All pics & content by Michelle Martin
Last weekend, Birmingham saw its biggest ever Pride event take place across the city – with a two day celebration centred around the Hurst Street festival.
Over 75,000 people joined the Pride Parade, starting in Victoria Square and winding its way to the main festival site – led by the Lesbian & Gays Support the Miners group that featured in Matthew Warcus’s 2014 film Pride.
From Birmingham’s Lord Mayor and Peter Tatchell to Spiderman, people of all ages, stages and whatever else you need to cling on to, marched under the banner Freedom – Together United. In a city no stranger to public demonstrations, this year’s Birmingham Pride was precisely the two words that make up its name. Plus I heard there was a bar open.
Four main arenas/stages anchored a throng of ancillary venues, with acts from Example, Ms Dynamite and Fuse ODG to Baby D, Heather Small and Jimmy Somerville making up a seriously strong line up for your weekend ticket buck. But the main attraction at Pride is always the people in attendance, with an undercurrent of sincerity, debauchery and face painted pageantry that most festival promoters would sell a grandmother or two to see happen.
Birmingham Pride has been running for 19 years in our city, evolving from a simpler array of stages in the Hurst Street Car Park to the phenomenal two day gathering that we celebrate today. And with 2016’s twenty year anniversary already being promoted, things are likely to get only more fabulous. I had to squeeze the word in somewhere.
Michelle Martin went to Birmingham Pride 2015 for a 10 WORD REVIEW, asking the people on the shop floor what the event means to them. Check out her extensive extra pics in The Gallery too, they’re also quite fa… I’m done.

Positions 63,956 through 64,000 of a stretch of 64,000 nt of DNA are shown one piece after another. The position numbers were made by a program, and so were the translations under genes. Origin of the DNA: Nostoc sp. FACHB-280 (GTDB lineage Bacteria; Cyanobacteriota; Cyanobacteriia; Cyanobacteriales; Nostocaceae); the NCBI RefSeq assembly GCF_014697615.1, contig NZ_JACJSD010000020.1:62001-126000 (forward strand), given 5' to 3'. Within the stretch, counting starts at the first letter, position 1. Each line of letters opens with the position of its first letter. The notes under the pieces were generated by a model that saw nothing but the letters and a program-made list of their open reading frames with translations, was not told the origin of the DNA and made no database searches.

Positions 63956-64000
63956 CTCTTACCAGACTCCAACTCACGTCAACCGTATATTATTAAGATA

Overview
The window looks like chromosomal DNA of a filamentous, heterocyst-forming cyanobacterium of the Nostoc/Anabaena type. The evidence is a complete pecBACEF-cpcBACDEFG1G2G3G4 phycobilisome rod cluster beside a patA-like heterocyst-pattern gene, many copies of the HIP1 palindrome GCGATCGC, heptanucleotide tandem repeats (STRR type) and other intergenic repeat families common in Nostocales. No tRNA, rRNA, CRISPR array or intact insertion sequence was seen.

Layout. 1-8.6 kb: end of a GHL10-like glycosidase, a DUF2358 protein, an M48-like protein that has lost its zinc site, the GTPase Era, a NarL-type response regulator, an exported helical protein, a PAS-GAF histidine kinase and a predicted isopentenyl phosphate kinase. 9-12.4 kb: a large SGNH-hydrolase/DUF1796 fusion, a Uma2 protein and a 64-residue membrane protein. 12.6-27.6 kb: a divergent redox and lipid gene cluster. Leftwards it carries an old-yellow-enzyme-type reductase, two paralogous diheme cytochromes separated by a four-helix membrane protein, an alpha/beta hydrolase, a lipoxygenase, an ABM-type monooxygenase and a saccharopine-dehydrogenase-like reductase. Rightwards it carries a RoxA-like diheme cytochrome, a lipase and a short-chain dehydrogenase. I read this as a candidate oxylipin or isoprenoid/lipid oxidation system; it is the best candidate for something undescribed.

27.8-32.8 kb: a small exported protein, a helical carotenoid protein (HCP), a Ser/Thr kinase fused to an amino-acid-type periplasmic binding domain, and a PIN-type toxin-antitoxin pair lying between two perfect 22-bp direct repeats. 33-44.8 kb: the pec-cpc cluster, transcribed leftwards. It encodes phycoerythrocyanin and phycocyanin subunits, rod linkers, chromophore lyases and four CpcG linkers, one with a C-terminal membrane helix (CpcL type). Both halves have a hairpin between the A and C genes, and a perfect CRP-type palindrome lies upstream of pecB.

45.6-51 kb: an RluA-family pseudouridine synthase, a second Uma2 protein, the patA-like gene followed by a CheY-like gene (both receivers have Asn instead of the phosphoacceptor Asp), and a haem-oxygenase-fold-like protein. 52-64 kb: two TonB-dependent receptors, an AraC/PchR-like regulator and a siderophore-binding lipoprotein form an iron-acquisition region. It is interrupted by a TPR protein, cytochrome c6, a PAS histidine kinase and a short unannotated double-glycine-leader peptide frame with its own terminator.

For more about Birmingham Pride, visit http://www.birminghampride.com/
10 WORD REVIEW: Birmingham Pride 2015
“We have a strong connection with the gay population as some of us are ourselves. We come to spread our love with everyone.” – Sailor Girls
“We have more freedom to do what we want.” – Robert & Thomas, Handsworth
“I see my friends embrace who they are, without restrictions. If you walk hand in hand with your partner, you get horrible looks by some people. At Pride, everyone is equal.” – Jodie, Perry Barr
“I have a chance to enjoy being who I am. Some people think I’m disgusting for what I am. I’m just different.” – Andrew, Birmingham
“I have fun. There’s a great crowd, the music is ridiculous.” – Rebecca, Birmingham
“I can be different and no-one can judge me.” – Pride performer
“I get to see so many people supporting the gay community.” – Lucas, Birmingham
“Equality is everything to people like us. We are becoming more accepted with events like Pride. The more there is, the better.” – Rosie & Jessica, Walsall
“I can love my man openly. And so can many others.” – Joseph & his ‘bitch’, Birmingham
“We come to basically get smashed with our gay comrades, and enjoy ourselves as much as possible in two days before coming back to reality.” – Romans at Pride